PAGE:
Memories of the Marina, memoirs of Tim Dixon: One man’s version of local history, Part I
August 5, 2022
By Boca Beacon Reader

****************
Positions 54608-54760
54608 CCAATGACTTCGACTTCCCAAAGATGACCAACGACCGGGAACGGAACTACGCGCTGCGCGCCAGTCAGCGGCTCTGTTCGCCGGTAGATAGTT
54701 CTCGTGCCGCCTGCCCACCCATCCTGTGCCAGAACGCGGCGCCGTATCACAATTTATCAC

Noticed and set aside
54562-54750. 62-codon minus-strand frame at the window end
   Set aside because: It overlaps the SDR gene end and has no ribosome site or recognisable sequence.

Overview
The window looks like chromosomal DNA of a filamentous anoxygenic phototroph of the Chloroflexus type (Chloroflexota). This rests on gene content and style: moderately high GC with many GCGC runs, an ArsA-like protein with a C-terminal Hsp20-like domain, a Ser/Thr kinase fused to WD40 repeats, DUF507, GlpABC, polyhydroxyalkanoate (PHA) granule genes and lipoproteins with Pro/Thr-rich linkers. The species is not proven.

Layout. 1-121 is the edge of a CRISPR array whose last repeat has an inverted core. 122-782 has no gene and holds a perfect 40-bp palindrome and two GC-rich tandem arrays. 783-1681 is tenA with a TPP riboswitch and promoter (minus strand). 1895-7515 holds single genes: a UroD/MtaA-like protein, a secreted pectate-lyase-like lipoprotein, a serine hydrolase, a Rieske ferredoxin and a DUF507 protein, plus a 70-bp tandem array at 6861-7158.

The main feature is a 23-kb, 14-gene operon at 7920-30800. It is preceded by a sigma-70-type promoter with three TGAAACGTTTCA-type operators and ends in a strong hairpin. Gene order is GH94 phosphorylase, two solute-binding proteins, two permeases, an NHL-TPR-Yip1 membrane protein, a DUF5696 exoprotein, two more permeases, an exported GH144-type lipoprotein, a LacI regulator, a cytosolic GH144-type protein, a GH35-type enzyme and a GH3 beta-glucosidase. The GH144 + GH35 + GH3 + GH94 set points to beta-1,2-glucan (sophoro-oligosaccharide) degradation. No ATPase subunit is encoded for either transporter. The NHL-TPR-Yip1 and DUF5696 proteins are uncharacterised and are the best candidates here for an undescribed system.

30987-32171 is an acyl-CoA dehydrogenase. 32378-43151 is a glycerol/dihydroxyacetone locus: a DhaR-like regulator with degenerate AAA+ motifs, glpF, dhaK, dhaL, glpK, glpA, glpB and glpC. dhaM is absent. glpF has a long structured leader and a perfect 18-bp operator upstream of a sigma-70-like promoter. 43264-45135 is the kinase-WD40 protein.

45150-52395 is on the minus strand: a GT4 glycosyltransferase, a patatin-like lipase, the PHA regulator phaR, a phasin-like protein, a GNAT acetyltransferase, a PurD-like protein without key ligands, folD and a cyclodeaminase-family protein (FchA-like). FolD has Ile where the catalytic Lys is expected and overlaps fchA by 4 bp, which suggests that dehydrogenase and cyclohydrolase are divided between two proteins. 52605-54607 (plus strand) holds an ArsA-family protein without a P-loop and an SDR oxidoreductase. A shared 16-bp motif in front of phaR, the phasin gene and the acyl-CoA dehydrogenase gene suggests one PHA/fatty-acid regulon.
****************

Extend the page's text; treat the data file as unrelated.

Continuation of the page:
It all started in the 1960s when my Granddaddy, Alfred Bavis Dixon, known by most folks as Alfred or A.B., bought a parcel of mostly submerged land from Bert Cole. Mr. Cole had purchased the deed from the U.S. Army Corp of Engineers when the Corps was building the Intracoastal Waterway, which stretches from Massachusetts to Brownsville, Texas. The Corps approached upland and adjacent landowners and sold off parcels of submerged and partially submerged land in order to help fund the massive project. Granddaddy was a dreamer and doer, a visionary, no stranger to long hours of hard work, a man far ahead of his time. He went to the proper authorities and obtained permits to dredge and fill the parcel, and then he brought a dredge that he had built with his son Ormand to his new dream. He never asked for any special favors, no government grants, no subsidies. All he wanted was to be left alone with his task. He got as much fill as he could get when the big dredge came through digging the waterway, and he dredged up more when he built the basin and channel out into the bay. The first time I remember going to “The Point,” as we all called it, I was just a kid, and Grandaddy had the dredge set up digging the channel out to the bay. I must have been about 10 years old at the time, and it was a very exciting time for me. We were living in Virginia then, and I had never seen anything like that.